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Fate and Effects of Nitrogen and Phosphorus in Shallow Vegetated Aquatic Ecosystems (EPA/600/R-06/058)

Nitrate concentrations have greatly increased in streams and rivers draining agricultural regions of the Midwestern United States. Increasing nitrate transport to the Gulf of Mexico has been implicated in the hypoxic conditions that threaten the productivity of marine fisheries. Increases in nitrate concentrations have been attributed to a combination of factors including agricultural expansion, increased nitrogen application rates, increased tile drainage, and loss of riparian wetlands. These landscape-level changes have resulted in a decreased natural capacity for nitrogen uptake, removal, and cycling back to the atmosphere. Land managers are increasingly interested in using wetland construction and rehabilitation as a management practice to reduce loss of nitrate from the terrestrial systems. Yet, relatively little is known about the limnological factors involved in nitrate removal by wetland systems.

We conducted a series of studies from 1999-2000 to investigate the functional capacity of shallow, macrophyte-dominated pond wetland systems for uptake, assimilation, and retention of nitrogen (N) and phosphorus (P). We evaluated four factors that were hypothesized to influence nutrient uptake and assimilation: 1) nitrate loading rates; 2) nitrogen to phosphorus (N:P) ratios; 3) frequency of dosing/application; and 4) timing of dose initiation. Nutrient assimilation was rapid; more than 90% of added nutrients were removed from the water column in all treatments. Neither variation in N:P ratios (evaluated range: <13:1 to >114:1), frequency of application (weekly or bi-weekly), nor timing of dose initiation relative to macrophyte development (0%, 15-25%, or 75-90% maximum biomass) had significant effects on nutrient assimilation or wetland community dynamics. Maximum loading of nitrate (60 g N/m2; 2.4 g P/m2) applied as six weekly doses stimulated algal communities, but inhibited macrophyte communities.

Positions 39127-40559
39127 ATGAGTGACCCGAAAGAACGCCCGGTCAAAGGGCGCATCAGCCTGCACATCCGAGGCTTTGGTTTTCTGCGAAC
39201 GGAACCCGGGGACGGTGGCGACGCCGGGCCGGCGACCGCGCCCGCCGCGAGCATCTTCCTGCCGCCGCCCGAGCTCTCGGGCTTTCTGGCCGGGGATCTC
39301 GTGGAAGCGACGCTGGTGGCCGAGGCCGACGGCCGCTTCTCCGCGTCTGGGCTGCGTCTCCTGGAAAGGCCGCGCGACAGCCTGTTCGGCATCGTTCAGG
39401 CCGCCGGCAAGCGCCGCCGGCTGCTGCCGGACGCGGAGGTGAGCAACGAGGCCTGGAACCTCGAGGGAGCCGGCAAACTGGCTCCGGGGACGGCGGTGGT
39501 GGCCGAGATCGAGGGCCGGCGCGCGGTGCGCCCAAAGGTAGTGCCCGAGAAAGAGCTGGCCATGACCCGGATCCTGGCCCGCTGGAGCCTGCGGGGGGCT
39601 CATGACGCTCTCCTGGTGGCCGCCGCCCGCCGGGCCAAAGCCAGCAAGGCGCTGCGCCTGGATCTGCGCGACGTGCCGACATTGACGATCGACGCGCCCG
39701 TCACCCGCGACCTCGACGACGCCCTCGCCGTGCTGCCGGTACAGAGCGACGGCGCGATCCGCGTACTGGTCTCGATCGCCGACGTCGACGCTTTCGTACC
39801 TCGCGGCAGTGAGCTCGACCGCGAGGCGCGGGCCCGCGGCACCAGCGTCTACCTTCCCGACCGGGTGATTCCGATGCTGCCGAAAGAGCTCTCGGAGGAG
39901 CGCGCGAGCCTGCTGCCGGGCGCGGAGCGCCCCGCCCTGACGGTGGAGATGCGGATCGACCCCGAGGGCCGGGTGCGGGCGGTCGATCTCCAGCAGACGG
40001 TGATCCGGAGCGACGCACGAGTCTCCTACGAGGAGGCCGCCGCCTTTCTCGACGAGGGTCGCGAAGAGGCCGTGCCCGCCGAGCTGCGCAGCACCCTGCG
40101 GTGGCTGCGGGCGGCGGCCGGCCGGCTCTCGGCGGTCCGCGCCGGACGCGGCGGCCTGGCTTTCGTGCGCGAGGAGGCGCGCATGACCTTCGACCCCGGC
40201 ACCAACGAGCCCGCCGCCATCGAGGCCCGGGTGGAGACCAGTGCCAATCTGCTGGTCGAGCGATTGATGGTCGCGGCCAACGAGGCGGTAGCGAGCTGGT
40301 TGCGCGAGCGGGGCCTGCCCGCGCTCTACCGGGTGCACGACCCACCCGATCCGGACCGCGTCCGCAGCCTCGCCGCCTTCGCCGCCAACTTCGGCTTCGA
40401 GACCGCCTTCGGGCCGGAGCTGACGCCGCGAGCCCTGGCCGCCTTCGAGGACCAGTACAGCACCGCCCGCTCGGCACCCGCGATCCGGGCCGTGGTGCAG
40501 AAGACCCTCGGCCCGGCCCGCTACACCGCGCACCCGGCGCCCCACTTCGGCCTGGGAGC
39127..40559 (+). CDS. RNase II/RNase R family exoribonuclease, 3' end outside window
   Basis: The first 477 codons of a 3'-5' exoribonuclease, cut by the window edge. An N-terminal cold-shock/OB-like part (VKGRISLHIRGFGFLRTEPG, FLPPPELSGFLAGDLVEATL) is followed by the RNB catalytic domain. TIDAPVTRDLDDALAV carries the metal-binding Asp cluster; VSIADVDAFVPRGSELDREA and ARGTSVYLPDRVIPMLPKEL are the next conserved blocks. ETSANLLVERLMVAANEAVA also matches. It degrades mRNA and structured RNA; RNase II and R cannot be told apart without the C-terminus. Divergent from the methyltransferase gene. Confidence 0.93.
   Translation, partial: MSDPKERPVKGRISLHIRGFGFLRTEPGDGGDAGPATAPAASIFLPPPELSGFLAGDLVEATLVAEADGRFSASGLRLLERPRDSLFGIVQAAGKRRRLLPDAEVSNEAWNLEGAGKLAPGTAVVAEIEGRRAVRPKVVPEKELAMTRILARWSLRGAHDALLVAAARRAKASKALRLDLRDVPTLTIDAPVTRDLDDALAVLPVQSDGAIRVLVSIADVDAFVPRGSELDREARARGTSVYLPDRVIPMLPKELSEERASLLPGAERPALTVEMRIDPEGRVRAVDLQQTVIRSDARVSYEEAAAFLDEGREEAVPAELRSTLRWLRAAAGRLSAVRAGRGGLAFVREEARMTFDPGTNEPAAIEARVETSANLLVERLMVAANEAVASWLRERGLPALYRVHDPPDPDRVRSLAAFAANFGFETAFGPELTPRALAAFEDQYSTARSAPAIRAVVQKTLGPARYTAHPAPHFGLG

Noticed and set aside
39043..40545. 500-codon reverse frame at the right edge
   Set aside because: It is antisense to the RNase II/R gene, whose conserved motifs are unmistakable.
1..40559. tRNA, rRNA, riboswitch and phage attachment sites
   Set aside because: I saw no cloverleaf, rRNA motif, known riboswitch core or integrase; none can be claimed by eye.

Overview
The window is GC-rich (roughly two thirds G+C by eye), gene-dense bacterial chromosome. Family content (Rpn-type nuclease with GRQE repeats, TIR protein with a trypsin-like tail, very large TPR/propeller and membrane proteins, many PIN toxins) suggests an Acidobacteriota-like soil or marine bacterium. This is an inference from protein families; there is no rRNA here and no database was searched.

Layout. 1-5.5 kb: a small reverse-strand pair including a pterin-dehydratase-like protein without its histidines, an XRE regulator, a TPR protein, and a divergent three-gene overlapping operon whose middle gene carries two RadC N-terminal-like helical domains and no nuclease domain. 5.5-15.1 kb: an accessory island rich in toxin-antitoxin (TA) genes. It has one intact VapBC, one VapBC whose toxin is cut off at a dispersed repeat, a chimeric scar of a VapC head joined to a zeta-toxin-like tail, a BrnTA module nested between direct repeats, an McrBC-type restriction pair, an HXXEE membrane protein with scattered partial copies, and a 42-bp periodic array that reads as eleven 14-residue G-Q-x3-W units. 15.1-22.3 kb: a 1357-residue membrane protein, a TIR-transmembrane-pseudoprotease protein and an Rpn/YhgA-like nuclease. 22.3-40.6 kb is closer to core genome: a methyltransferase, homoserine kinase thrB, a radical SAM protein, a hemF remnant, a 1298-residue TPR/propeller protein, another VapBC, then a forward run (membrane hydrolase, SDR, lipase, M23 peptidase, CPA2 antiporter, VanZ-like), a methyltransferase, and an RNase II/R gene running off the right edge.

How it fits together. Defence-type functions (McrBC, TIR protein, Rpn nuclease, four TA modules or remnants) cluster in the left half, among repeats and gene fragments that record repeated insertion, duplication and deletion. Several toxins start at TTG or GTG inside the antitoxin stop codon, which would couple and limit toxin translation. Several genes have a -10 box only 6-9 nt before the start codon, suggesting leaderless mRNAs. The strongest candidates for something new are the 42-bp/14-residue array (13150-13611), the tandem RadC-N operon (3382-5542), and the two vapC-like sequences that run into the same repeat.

Predicted shifts from a stable state of macrophyte- to phytoplankton-dominance did not occur due to nutrient additions. Macrophytes, phytoplankton, and the sediment surface were all significant factors in the removal of nitrate from the water column. Overall, these shallow, macrophyte-dominated systems provided an efficient means of removing nutrients from the water column. Construction or rehabilitation of shallow, vegetated wetlands may offer promise as land management practices for nutrient removal in agricultural watersheds.


Timothy J. Canfield


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